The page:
Monitor output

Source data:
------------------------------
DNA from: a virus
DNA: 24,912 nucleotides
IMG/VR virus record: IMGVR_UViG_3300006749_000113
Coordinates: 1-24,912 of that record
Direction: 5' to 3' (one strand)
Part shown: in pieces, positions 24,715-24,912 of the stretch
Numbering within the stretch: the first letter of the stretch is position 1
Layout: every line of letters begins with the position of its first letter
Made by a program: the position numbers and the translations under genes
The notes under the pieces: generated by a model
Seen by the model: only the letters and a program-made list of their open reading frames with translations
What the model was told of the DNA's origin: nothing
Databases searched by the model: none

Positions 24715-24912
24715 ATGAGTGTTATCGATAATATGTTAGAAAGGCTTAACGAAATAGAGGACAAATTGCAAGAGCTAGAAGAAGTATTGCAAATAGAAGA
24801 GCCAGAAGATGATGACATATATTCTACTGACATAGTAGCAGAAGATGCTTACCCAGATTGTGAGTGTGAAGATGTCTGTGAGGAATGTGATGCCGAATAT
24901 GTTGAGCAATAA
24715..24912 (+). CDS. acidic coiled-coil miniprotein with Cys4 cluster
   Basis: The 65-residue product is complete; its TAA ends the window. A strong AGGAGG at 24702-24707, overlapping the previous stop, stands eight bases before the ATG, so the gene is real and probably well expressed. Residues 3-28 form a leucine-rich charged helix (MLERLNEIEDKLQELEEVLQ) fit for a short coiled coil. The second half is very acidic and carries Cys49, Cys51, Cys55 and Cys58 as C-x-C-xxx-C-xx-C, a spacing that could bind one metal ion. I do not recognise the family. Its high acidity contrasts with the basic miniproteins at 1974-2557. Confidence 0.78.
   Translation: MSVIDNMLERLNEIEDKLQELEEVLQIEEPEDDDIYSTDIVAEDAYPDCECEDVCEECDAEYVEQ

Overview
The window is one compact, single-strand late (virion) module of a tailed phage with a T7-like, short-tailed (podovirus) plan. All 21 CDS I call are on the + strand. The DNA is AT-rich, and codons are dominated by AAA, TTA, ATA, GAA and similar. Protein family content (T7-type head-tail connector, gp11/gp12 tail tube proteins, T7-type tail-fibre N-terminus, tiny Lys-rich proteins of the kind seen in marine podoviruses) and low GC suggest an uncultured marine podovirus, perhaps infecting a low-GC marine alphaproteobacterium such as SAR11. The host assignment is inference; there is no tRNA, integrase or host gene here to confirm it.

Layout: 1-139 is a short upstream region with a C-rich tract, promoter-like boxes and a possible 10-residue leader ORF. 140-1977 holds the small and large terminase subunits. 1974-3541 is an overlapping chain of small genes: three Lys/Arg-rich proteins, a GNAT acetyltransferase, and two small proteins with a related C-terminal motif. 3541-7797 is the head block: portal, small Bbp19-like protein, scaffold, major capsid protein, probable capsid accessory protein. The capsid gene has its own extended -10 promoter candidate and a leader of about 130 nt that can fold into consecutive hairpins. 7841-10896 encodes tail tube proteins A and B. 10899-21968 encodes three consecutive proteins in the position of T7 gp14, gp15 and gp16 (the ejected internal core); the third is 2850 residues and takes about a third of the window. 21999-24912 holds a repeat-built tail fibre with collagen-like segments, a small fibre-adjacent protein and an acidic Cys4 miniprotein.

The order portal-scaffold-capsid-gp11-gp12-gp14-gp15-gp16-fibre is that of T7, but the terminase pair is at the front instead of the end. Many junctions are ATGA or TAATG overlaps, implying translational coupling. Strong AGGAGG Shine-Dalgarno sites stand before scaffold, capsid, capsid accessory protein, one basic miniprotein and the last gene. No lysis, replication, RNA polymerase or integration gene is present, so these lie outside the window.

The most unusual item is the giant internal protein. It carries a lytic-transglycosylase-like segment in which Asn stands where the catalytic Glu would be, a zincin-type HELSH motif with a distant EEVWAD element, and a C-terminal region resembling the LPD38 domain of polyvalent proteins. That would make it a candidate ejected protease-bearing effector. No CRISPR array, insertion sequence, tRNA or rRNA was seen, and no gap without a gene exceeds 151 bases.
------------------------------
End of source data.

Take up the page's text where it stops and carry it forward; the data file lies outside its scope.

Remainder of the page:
“THE payback is two weeks and the ‘cool’ factor is immeasurable,” says Raymond Roberts, CEO of Chantilly, a government IT services firm focused on citizen-focused projects. “If it’s good enough for Bill Gates, it’s good enough for us.” Mr Roberts is referring to Bill Gates’ claim that he is more productive because he has three monitors tied to his personal computer, reducing the time and motion to minimise and maximise applications all day. For those of you with information workers, the time savings can be significant. And the price of flat screen monitors has dropped significantly, so the costs aren’t that great. Double revenues This is all part of a bigger drive to increase worker productivity i.e. finding ways to double revenue with the same number of workers, since there aren’t any workers to hire in the first place. As I travel the world, most recently leading a workshop for WA Business News in Perth, where unemployment is measured in negative percentages, the number one challenge for growing companies is finding talent. And since more and more work is information based, a good place to start in improving productivity is on the desktop. This is where Mr Roberts focused a few months ago, placing at least two monitors on everyone’s desk. Windows comes with the built-in ability to drive two displays and Mr Roberts chose identical displays to minimise problems in setting up the displays. The set-up is literally minutes, using Windows’ extended desktop feature. “It’s just more real estate for your desktop. Us old guys with bad eyes can keep Outlook up and running on one monitor and use the other for the primary work – like Word or Excel,” Mr Roberts says. Three screens His accounting staff has three monitors. “They have Outlook on one, Costpoint [their ERP system] on another, and then Excel or Word on the third,” Mr Roberts says. Bill Gates has Outlook on his left screen, whatever he’s working on open on the middle screen, and his browser open on the right screen. One warning I’ve received from those who have two versus three screens is that, with two screens you have to make sure you’re not developing back or neck trouble from having your head turned slightly one way or the other. It’s critical to rotate your chair so that you’re facing the screen straight on. With three screens, the key is having whatever you’re working on residing on the middle screen. It can also be tricky navigating your mouse across the two or three screens and managing various applications across the multiple screens. Many people swear by the downloadable application called UltraMon, which released a version for Microsoft Vista on March 31. Savings “The bottom line is that we think we are saving 15-20 minutes per day of people’s mouse-and click-time, maximising and minimising applications that normally lay one on top of another. Think of the cut-and-paste motions that people go through all day long with copy function to store and paste to drop into other applications,” Mr Roberts says.  “My proposal guy is totally pumped over this and claimed it’s saving him hours per day with the cutting and pasting of boilerplate language from document to document. He wants three of them – and I will get the third for him.” As Mr Roberts figures it, 20 minutes savings times the 30 people he has at his headquarters office (more than 100 of his team are in the field working projects) is 600 minutes a day, at an average cost of $1 per minute of labor cost is $3,000 per week. At $200 per extra monitor times 30 people, the $7,000 investment (add in a few extra monitors and boxes for power geeks and accountants) and the investment is covered in two to three weeks. Worst case Mr Roberts adds: “Worst-case scenario – we save two minutes a day per person [which is ridiculously low…right?] and the breakeven factor shifts from a ROI of two weeks to 20 weeks. Any process that makes my company more effective and profitable in 20 weeks is still a great investment! “And worst, worst-case scenario – there is no productivity benefit; no time and motion improvement or return. My people are pumped and they boast about how they have two monitors. $200 per head to improve morale – the ‘cool’ factor alone is priceless.” Business case closed. Mr Roberts’ people are more productive. It’s an easy decision, inexpensive, and something you can do immediately. By: Verne Harnish

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